Eggs are Bundles of Goodness

When I decided to start a hobby farm in the spring, the first animal on my ‘to obtain’ list was chickens. Raising chickens is pretty simple. As long as they have food, water, space to roam and a place to protect them from predators and the weather, they’re happy.

I’ve raised chickens several times in my life and though I missed their clucking around the yard, I missed their eggs on my plate more. I love the taste of fresh eggs gathered from my own birds.

I remember having my cholesterol checked in the early 1990s. The results surprised the nurse: it was excellent. She asked what I ate to keep it so low. I replied, “Two eggs a day and a chocolate bar.”

She began to lecture me. “You shouldn’t eat so many eggs. It’ll catch up with you and you’ll have high cholesterol.”

Little did we both know at the time my two eggs – from my own chickens – were better for me than we could have imagined. I didn’t take her advice and kept eating eggs every day. Three months ago, I had my cholesterol checked and again, my doctor said he wished he had my numbers. I wonder if I should recommend farm-fresh eggs to him. (smile)

During the 1980s and 90s, the big push was on for people to reduce the number of eggs they consumed. “Eggs are high in cholesterol and will lead to an increased risk of heart disease,” they claimed.

That was true of store-bought eggs. Chickens which lay those eggs are confined in small cages and fed grain to push their egg production to the maximum. In turn, consumers are eating what the chickens ate.

Chickens that have access to the outside whether penned or free to roam the yard are not only healthier than battery hens but produce a healthier egg.

Chantecler Chicken Rooster

This Chantecler rooster is the cock of the walk in our backyard.

When raised on a variety of foods such as grain, grass, weeds, slugs, snails, bugs, apples, lettuce and everything else within pecking range, chickens produce an egg containing less cholesterol. In fact, studies reveal, there’s 1/3 less cholesterol in a free-range egg. But the good news doesn’t stop there. They also contain 1/4 less saturated fats. That’s wonderful news for the heart.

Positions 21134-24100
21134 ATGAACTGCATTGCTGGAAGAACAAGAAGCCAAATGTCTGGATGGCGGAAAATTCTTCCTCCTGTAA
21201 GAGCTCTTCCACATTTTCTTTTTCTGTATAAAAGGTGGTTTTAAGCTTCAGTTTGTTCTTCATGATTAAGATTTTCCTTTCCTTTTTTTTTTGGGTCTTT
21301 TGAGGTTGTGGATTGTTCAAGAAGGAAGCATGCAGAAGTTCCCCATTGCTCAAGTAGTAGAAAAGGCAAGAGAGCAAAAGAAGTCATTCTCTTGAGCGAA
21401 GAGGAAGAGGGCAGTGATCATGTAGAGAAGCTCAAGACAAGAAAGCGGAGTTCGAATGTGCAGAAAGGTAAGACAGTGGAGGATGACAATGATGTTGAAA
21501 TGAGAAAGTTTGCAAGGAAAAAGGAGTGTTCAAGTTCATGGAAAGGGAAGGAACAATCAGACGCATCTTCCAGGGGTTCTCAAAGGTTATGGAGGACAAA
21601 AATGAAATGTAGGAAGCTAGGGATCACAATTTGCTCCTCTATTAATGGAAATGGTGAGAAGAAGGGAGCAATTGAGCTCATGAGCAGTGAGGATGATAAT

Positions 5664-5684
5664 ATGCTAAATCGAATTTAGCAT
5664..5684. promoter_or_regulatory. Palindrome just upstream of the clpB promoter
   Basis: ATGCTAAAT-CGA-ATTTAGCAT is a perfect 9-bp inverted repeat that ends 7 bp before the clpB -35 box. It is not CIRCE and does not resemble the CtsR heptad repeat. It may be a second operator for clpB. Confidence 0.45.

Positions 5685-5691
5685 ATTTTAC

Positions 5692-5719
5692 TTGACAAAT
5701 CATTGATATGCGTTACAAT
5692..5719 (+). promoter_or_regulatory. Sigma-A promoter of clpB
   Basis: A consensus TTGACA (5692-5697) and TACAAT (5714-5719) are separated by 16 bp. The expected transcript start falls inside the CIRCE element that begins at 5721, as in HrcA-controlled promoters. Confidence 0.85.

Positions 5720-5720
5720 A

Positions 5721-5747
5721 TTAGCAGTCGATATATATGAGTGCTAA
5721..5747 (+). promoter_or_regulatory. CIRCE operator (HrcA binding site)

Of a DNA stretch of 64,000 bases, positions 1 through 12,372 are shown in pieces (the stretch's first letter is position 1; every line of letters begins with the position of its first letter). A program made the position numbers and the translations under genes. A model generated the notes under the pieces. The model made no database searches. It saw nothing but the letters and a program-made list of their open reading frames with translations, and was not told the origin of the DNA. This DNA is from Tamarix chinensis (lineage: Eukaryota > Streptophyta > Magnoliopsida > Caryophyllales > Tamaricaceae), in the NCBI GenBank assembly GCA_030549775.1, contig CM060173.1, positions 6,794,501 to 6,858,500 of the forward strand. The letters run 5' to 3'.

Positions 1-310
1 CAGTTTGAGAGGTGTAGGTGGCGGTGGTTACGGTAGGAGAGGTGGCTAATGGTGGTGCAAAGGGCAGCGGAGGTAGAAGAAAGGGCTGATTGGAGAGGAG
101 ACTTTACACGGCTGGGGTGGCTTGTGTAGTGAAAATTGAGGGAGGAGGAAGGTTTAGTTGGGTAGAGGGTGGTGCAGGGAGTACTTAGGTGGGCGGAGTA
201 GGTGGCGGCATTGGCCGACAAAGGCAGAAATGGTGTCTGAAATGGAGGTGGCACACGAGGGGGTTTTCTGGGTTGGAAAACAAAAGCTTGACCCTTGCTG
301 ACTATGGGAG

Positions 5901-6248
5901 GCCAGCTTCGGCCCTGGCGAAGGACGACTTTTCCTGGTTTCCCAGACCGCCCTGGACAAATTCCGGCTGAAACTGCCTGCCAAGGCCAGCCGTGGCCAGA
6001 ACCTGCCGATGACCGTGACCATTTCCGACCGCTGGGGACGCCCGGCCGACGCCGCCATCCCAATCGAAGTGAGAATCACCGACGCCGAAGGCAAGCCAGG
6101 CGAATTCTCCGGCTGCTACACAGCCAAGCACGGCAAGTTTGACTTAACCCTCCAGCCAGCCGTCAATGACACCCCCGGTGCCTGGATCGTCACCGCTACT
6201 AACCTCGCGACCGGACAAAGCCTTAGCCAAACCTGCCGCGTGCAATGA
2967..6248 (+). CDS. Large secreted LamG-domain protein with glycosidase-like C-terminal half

In addition, eggs produced by naturally raised chickens have:

2 times more omega-3 fatty acids

3 times more vitamin E

7 times more beta carotene

And let’s face it; if you’ve ever compared the taste of a store-bought egg to that of a homegrown one, you know which tastes better.

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2 thoughts on “Eggs are Bundles of Goodness

  1. Diane, so well written and so VERY TRUE!
    My doctor tells me I’m an alien because i don’t have any bad cholesterol and my good cholesterol is incredible. We eat our own farm fresh eggs almost every day and then some 🙂 We give them away and sell some and they are wonderful, it is still like finding a rare gem when we gather them. What a wonderful gift from the great Creator!

    Shalebrook Acres

    • Thank you, Valerie. Yes, I love eggs and some how I knew they were good for me even though the ads in the 1980s said to stop eating them. Now I know why they were good for me. A man once told me ‘you can live on eggs for a time if that was all you had’. I belive that because I think of the chick eating the egg, and it can survive 24 hours before it needs food or water. It’s like a dynamite package of everything you need to survive.

      Thanks for visiting.

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